The second argument was that the Court’s majority decision, like Concepcion and other recent Supreme Court decisions upholding class waivers, misread the FAA, which the dissent argued was passed in 1925 as a response to judicial reluctance to enforce “commercial arbitration agreements between merchants with relatively equal bargaining power.” The Supreme Court’s recent decisions upholding class waivers, according to the dissent, have deprived consumers of their rights and “insulated powerful economic interests from liability.” This argument, in effect, is a well-developed, policy-based argument against the expansion of the FAA.

Takeaways

DirecTV v. Imburgia is another pro-arbitration decision from the Supreme Court, and perhaps another “rebuke” to California courts that remain resistant to the full enforcement of arbitration agreements. Nevertheless, opposition to class action waivers in California and elsewhere is unlikely to abate.

The Supreme Court has made it clear that it will scrutinize anti-arbitration decisions that are based on contract interpretation or issues of contract formation that single out arbitration agreements for special treatment, either directly or indirectly.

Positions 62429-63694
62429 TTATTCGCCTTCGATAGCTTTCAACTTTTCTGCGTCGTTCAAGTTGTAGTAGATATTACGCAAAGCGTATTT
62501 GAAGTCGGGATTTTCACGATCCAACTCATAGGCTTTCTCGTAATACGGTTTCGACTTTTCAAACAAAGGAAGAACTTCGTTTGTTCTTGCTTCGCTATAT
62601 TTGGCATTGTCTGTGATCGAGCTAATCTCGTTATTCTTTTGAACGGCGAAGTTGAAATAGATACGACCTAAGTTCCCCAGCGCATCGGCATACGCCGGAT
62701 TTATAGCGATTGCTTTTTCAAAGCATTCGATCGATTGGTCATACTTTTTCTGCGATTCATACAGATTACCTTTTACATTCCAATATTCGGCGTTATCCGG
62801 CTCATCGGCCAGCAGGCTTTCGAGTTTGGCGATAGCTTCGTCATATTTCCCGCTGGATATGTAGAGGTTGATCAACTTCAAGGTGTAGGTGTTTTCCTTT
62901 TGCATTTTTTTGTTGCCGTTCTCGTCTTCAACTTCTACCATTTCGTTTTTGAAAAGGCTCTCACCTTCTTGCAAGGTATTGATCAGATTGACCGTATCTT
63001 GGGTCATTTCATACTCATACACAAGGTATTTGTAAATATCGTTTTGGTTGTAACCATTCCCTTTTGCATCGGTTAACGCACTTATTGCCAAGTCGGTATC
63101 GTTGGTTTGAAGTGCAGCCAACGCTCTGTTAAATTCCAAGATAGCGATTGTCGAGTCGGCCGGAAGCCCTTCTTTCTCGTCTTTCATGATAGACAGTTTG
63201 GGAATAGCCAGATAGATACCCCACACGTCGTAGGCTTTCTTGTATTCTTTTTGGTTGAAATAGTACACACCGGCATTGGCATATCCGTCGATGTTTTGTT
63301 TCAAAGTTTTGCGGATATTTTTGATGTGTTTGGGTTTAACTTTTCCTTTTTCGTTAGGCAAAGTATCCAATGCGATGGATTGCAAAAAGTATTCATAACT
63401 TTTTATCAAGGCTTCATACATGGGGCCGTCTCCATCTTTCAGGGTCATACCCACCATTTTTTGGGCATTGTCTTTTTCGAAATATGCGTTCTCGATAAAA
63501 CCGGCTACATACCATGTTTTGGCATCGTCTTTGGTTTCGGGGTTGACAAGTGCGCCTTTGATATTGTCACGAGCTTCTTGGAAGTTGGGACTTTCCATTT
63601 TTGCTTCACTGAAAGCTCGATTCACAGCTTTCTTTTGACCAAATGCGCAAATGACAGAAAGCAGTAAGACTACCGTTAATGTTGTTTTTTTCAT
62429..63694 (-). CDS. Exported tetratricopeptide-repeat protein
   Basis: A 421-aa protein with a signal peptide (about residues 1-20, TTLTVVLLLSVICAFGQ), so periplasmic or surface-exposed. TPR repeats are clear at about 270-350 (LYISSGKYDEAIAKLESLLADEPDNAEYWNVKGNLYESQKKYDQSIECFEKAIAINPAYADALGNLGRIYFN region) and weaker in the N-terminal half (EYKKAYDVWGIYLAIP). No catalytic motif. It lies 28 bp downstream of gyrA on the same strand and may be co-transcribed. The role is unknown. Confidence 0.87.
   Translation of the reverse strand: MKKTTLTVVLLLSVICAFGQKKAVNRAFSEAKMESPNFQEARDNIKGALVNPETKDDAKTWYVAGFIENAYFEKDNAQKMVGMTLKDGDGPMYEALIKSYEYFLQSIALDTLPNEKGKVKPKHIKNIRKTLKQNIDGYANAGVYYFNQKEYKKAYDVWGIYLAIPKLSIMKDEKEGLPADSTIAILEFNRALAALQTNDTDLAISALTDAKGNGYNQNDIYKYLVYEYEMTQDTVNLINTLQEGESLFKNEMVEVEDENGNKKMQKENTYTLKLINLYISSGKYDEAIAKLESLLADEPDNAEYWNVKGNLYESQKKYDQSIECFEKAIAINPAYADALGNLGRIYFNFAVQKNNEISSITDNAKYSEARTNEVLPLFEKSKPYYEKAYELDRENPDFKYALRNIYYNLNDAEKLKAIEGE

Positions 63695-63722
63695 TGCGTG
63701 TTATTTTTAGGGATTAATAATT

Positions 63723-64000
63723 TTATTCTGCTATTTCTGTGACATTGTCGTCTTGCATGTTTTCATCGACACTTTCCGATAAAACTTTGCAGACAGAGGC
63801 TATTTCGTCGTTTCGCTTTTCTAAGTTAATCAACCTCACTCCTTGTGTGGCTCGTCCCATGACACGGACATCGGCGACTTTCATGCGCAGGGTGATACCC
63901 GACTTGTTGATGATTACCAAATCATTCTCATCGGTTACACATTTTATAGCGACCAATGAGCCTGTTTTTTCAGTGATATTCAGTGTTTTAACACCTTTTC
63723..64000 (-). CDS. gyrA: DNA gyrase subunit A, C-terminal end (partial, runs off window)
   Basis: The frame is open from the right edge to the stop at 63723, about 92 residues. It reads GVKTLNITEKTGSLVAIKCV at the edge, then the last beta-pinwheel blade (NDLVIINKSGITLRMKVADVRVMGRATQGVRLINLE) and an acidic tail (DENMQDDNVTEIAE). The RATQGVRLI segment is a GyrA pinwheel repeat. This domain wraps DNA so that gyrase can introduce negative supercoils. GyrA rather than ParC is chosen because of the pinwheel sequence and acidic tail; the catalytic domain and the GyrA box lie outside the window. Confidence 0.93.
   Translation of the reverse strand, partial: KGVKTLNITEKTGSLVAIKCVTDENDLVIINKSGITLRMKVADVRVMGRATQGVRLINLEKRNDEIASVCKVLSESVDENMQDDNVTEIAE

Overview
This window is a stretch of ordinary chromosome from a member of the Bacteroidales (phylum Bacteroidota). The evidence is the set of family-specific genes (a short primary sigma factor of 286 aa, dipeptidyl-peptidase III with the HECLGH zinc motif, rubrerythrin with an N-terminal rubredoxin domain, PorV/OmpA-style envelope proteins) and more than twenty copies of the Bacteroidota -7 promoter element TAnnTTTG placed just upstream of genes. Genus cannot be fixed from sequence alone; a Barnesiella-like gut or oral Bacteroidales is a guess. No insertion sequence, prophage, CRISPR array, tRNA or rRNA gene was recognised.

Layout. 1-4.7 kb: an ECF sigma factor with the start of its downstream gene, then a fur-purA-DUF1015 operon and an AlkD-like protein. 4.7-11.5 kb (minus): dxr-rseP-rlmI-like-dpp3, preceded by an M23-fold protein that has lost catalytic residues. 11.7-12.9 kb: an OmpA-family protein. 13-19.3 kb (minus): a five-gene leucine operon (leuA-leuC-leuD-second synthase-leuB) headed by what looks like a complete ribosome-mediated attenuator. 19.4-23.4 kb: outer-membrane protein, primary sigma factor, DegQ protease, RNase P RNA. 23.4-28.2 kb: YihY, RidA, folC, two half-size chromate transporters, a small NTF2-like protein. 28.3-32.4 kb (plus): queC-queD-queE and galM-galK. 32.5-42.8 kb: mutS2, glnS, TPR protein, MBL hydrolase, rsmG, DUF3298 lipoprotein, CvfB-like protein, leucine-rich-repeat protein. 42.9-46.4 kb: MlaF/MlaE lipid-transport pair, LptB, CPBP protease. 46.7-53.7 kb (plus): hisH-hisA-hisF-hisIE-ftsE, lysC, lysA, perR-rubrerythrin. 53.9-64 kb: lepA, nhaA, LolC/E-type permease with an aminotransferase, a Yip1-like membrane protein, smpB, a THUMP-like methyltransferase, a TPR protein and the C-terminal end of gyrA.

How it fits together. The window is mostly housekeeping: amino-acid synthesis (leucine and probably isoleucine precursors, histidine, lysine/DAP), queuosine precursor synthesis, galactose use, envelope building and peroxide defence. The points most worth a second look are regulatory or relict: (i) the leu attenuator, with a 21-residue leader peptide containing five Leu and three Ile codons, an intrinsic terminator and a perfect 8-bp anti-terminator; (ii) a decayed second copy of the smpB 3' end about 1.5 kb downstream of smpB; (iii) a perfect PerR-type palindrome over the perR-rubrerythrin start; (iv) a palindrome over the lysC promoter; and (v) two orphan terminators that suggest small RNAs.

Nothing in the decision affects the viability of actions brought under California’s Private Attorney Generals Act (PAGA) as an avenue to avoid the effects of a class waiver. A PAGA claim is a type of government enforcement action where the representative employee acts as the state’s proxy. Given this “loophole,” the number of PAGA class actions probably will increase as plaintiffs’ counsel include such claims in their complaints, if for no other reason than to avoid arbitration.

Finally, as shown by the dissent, opponents of class action waivers will continue to press their views, especially in the legislative or political realms.